Finish

When you have finished setting config options select finish. The system will reboot and the SD card will be resized to use the full disk. 

The system will then boot into a graphical desktop (if you chose to have the graphical desktop) and your Raspberry PI will be ready to use.

Remember you can run the raspi-config at any time by selecting it from the menu in the graphical desktop or by typing raspi-config in the terminal.

Summary

Your Raspberry PI is now ready to use. If you had any problems setting up your Raspberry PI feel free to ask questions in the comments or visit the Raspberry PI forums at http://www.raspberrypi.org/phpBB3/

The next article will show you how to connect to the internet and how to use SSH to connect remotely to your Raspberry PI.

I hope you found this guide useful.


Everyday Linux User Guide To Setting Up The Raspberry PI

Introduction


If you are reading this article then it is highly likely that you have bought a Raspberry PI or you are thinking about buying a Raspberry PI.

This is essentially a setup guide for the Raspberry PI for the ordinary person. There are lots of other Raspberry PI guides on the internet but this guide really is for the layman setting up the Raspberry PI for the first time.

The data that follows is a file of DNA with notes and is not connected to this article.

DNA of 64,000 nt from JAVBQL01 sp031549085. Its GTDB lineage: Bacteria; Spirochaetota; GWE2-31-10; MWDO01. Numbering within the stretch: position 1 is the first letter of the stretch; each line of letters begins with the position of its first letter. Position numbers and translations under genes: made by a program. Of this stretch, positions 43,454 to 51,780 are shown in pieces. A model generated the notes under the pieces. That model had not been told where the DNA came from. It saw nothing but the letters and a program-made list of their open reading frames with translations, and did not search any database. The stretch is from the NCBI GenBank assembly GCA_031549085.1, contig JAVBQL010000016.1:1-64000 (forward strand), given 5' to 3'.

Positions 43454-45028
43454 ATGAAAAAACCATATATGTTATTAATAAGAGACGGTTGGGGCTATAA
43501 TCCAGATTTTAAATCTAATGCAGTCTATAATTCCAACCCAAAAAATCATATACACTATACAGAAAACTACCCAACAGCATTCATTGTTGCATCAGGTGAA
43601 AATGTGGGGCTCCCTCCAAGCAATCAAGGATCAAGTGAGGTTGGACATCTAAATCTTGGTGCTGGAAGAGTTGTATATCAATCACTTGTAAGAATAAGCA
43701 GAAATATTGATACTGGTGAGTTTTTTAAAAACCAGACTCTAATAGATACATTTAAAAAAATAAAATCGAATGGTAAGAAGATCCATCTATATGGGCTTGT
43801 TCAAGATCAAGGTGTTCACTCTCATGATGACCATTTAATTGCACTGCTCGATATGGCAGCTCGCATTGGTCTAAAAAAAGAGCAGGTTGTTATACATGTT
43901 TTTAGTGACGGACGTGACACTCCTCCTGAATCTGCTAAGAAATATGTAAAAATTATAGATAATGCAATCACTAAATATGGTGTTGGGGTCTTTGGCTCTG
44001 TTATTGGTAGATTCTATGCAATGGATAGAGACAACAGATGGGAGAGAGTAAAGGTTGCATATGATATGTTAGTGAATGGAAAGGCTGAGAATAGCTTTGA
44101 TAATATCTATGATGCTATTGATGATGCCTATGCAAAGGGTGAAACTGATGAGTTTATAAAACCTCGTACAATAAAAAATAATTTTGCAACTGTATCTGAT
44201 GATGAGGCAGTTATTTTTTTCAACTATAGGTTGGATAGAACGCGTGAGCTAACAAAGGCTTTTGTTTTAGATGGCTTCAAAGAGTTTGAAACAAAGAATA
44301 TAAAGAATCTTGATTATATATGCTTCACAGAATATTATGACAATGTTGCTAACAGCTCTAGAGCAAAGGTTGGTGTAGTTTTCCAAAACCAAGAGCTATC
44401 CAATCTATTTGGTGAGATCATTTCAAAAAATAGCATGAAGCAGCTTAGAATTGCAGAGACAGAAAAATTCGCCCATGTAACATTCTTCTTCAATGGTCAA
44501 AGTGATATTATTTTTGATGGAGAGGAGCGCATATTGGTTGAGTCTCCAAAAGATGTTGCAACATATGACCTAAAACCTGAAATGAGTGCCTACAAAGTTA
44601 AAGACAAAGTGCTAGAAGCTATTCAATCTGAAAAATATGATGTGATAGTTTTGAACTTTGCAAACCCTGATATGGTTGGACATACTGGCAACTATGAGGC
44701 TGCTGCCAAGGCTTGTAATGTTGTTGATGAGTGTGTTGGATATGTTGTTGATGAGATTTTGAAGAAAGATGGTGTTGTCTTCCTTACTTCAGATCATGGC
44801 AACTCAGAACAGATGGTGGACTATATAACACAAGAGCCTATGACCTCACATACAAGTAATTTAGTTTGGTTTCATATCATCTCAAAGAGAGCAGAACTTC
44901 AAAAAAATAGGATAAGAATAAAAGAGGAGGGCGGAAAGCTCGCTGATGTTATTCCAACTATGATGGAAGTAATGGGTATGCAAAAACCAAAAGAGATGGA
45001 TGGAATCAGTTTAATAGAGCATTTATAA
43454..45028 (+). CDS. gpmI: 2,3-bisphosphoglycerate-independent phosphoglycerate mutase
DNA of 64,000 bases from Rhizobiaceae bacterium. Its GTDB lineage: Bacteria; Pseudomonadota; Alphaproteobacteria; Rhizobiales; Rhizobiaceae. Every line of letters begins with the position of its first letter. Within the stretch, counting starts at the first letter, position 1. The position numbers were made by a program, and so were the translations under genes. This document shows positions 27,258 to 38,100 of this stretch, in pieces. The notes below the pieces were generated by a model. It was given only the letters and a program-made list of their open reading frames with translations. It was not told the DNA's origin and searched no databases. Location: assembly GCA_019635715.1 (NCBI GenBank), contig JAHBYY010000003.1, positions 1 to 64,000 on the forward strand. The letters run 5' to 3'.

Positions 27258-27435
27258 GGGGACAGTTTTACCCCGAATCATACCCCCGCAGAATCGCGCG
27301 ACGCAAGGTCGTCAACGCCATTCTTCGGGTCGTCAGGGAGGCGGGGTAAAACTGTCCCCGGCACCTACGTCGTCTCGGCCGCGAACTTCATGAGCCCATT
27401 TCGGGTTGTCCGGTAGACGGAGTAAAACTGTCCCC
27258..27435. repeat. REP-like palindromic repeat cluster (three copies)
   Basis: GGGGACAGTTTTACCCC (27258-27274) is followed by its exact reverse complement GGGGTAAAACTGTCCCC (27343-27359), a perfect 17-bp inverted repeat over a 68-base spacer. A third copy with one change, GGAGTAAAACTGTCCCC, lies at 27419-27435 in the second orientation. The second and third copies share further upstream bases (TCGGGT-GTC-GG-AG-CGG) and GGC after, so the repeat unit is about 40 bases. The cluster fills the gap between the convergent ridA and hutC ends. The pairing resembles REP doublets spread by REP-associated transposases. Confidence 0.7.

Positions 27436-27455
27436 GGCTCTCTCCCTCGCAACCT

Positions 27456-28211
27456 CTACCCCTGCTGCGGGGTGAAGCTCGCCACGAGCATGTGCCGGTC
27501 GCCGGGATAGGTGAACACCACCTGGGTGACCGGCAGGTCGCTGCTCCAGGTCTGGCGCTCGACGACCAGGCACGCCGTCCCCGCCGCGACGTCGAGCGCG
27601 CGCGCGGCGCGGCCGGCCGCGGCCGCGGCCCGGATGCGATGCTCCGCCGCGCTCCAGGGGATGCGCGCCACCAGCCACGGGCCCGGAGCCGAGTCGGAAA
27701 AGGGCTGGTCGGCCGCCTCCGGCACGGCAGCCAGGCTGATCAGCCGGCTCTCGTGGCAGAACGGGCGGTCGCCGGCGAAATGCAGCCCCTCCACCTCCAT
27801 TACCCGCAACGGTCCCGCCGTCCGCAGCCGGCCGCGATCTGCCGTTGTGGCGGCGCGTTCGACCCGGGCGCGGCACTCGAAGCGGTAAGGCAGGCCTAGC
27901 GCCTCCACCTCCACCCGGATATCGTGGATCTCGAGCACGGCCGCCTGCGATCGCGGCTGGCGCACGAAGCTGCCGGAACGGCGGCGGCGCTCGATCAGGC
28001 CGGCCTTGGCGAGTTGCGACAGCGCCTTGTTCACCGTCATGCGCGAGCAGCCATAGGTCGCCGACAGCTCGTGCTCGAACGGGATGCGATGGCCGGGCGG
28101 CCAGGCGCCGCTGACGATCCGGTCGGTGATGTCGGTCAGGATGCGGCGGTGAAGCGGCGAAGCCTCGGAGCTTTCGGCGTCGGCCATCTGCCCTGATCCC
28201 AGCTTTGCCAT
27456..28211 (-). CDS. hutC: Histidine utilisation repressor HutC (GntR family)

What you will need


Depending on where you bought your Raspberry PI you may or may not already have some or all of the items you need but you will almost certainly have received the Raspberry PI unit and a power cable. (Mobile Phone Style Power Supply).

The Raspberry PI comes with 2 USB Ports but it is worth investing in a powered USB hub. The price of a powered USB hub is around £10 to £15. 

To display the output of from the Raspberry PI you will need a monitor or TV. It is better if the output device is a HDTV or monitor but you can also connect using an RCA cable. Obviously to connect the Raspberry PI to the output device you will either need a HDMI cable or RCA cable.